5 Big Tech Industry CEOs That Caused An Uproar


When you're the head of a major company in IT, everyone is watching. When you're a CEO, you're subject to heavy criticism whether you exercise poor judgment, make a bad decision or offer a politically incorrect (or even sexist) comment. In some cases, CEOs have been entirely inappropriate in their seats and been forced to walk away from their jobs for alleged wrongful behavior.

In the wake of Microsoft CEO Satya Nadella's recent comments on women seeking raises, here are a few major gaffes and scandals CEOs have made across the IT industry over the years.

Microsoft's Satya Nadella Discourages Women From Seeking Pay Increases

Satya Nadella this week publicly advised women to stay silent on seeking pay increases at their jobs, referencing "karma" and stating women who work hard will receive rewards eventually. Industry data doesn't coincide with those statements, and women across the channel took grave offense to the comments. Nadella made a public retraction shortly following the remarks.

Mozilla CEO Openly Opposes Gay Rights

Former Mozilla CEO Brendan Eich stepped down in April after just one month of employment with the company best known for its Firefox browser after it became public he donated $1,000 in 2008 to support California's anti-gay marriage law Proposition 8, which was ultimately overturned in 2013.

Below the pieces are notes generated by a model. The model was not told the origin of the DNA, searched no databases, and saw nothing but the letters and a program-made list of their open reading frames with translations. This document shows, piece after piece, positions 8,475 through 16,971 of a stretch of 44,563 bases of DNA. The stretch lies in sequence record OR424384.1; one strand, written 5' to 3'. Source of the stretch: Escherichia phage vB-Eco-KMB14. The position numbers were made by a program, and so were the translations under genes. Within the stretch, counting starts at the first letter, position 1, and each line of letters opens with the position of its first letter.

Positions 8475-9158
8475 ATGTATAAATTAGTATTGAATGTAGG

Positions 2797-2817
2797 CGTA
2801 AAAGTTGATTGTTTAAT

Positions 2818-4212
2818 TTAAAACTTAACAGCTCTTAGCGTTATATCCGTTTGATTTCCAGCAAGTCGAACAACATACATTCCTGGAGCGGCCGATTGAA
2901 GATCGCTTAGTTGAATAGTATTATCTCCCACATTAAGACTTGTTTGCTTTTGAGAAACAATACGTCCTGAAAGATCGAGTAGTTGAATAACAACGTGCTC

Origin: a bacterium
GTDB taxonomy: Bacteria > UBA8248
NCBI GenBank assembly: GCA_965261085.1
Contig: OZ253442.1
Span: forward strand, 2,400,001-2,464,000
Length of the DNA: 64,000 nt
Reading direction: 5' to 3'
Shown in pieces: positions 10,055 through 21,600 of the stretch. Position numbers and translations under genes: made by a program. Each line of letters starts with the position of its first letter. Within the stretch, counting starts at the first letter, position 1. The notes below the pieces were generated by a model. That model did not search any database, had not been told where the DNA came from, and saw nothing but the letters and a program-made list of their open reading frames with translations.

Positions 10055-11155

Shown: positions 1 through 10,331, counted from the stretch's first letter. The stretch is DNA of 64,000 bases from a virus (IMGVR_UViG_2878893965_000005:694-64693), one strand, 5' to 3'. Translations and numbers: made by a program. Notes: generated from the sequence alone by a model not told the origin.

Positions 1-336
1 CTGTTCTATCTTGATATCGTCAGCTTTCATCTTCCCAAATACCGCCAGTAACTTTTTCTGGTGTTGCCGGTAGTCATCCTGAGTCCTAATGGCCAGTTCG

Mozilla released a statement saying they made the wrong call putting Eich, who is best known for creating JavaScript scripting language, at the helm of the company. Protests continued, even with the dating website OKCupid actively encouraging its Firefox browser users to boycott the service.

Best Buy CEO Admits To Unprofessional Relationship With Intern

Scandal erupted at Best Buy earlier this year in April when then CEO Brian Dunn resigned in the spring, admitting to an "inappropriate relationship" with a 29-year-old intern. Media outlets reported shareholders weren't initially presented with all the facts around the case, either. Dunn stepped down and walked away in a mutual agreement with a multimillion-dollar severance package in the end.

Hewlett-Packard CEO Mark Hurd Resigns Following Sexual Harassment Allegations

In 2010, then HP CEO Mark Hurd was entangled in a full-blown scandal on charges he made a series of sexual advances toward a former HP marketing contractor.
Hurd was cleared of violating HP's sexual harassment policy but admitted in a statement that he didn't live up to company standards related to "trust, respect and integrity," and was ousted from the position. He's now co-CEO of Oracle in the wake of Larry Ellison recently stepping down.

Keane CEO Walks Away Amidst Harassment Claims

In 2007, Boston-based outsourcer Keane worked to find a new CEO months after its former chief executive stepped down amid sexual harassment charges.

The company said Kirk Arnold would assume the post vacated in March 2006 by Brian Keane. The son of the company's founder, Keane resigned after he was accused of sexual harassment by two female employees. Keane denied the charges but said in a statement at the time that he had exercised "poor judgment."